• Tomato (Heirloom Tall Vine Rose) - I'd also have grown Joseph's breeding line again but have not been able to find them among my moving boxes :p


The Extras.
The greenhouse manager offered me some extra seed of his. Conveniently, we have similar taste in veggies.
  • Okra
  • Peppers (Serrano, Tabasco, Bell)


The Produce Section.
I also planted a bunch of stuff from the store. This isn't a good practice if you want good yields of good-tasting food, but I just wanted to play around with some plants I haven't grown before.*
  • Potatoes were cut up and set in the sun, but didn't manage to overcome dormancy/anti-sprout coatings. I dropped the shriveled up slices in the ground for the heck of it.
  • Garlic is usually planted in the fall but I wanted to try it anyway. It's sprouting fine so far.
  • Sweet potatoes are sitting in water, slowing growing leaves and roots. It's probably a little too cold to put them out yet anyway. Hopefully they'll keep growing because I have a big empty spot ready for them.


Filling it in.
I couldn't resist some impulse additions as it became clear 20 x 25 is a little bigger than I had thought.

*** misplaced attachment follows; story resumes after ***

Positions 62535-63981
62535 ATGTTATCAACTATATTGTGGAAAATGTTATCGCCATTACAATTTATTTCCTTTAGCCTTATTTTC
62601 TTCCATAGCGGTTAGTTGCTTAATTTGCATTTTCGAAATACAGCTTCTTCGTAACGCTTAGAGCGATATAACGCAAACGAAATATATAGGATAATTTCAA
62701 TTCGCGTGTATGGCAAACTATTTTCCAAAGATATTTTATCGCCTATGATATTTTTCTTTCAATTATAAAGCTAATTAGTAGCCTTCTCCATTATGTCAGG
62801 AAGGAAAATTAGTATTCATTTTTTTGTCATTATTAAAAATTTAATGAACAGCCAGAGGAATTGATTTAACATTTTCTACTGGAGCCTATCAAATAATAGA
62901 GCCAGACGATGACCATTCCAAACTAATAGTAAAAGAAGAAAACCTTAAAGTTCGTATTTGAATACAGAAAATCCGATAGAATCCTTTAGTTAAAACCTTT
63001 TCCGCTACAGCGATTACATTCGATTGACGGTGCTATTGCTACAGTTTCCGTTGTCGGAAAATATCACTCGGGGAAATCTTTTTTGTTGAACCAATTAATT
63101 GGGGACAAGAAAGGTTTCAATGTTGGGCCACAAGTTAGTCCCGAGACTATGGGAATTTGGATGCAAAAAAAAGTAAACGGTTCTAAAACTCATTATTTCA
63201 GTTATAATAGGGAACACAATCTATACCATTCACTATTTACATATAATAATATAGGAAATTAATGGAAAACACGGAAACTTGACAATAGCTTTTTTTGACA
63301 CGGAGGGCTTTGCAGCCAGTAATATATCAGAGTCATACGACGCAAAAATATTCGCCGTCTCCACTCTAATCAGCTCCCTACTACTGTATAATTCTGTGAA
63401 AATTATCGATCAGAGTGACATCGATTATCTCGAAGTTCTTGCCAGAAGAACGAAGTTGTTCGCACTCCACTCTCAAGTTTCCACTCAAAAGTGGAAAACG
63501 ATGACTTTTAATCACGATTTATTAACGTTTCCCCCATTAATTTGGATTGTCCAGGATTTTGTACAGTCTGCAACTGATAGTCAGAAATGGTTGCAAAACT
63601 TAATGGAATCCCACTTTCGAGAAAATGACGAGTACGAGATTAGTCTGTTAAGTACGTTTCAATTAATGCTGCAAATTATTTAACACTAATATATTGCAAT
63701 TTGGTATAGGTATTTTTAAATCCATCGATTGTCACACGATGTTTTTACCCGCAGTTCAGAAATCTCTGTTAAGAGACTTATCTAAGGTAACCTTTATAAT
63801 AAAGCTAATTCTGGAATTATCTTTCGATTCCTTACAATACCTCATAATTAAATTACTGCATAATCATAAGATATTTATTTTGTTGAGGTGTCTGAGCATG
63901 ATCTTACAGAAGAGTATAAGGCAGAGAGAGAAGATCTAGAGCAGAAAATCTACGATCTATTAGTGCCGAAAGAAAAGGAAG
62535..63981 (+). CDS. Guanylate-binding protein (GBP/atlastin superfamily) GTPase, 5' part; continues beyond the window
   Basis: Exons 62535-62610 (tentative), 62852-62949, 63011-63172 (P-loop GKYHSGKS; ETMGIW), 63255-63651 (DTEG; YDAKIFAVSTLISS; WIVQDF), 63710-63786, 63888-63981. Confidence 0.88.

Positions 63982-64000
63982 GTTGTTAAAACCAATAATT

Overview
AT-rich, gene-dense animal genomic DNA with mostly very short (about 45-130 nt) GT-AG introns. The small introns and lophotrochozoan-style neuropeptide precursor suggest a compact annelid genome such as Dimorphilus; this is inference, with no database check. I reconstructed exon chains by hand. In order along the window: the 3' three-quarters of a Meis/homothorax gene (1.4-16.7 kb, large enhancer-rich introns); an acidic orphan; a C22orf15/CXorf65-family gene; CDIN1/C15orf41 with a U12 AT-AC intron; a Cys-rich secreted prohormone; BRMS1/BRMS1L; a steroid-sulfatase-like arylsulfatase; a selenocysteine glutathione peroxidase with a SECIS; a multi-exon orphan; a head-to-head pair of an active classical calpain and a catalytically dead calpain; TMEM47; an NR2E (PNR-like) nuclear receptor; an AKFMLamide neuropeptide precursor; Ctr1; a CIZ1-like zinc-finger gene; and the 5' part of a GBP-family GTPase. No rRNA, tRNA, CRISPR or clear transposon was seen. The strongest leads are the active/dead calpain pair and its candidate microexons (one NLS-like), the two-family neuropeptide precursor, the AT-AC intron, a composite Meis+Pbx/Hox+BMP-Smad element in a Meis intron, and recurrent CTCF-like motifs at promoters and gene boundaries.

• Cherry tomatoes (Red Currant)
  • Straightneck summer squash (Saffron)
  • Mini watermelon (Bush Sugar Baby)
  • Tobacco (Wisconsin 38) is a lab rat that the lab manager grows routinely for the scientists. It's a virtually flavorless binder variety but I'm curious to grow it anyway.


If you're working the land at Woottons Mill, feel free to come over to #17 and say hi!

* Store-bought fruits and veggies have genetic backgrounds primed for yield and shipping quality more than flavor. Plus, tubers are prone to be riddled with viruses, ruining your chance of getting amazing amounts of food. They also tend to be sprayed with anti-sprouting chemicals that will make it pretty difficult to turn them back into plants.

2 comments:

  1. It sounds as if you have a similar garden to me.
    I think you have a good chance of getting some potatoes because I am still getting little bits of last years potatoes growing in the onion bed. I don't cut up my potatoes because I get a lot of slug damage. Cool wet summers in the UK mean we get a lot of them.

    I am trying Okra for the first time this year. I think that the climate here will be too cold for it though. It grows but does not produce many flowers or fruit.

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  2. Yeah it sounds like it. I'm glad for once my brassicas have survived spring insect attacks. At least in NY, you had to be strategic about when you put out your transplants to avoid flea beetles. But so far I haven't really had any pest problems.

    Good luck with the okra, though it does seem to be one of the most dependent on hot weather.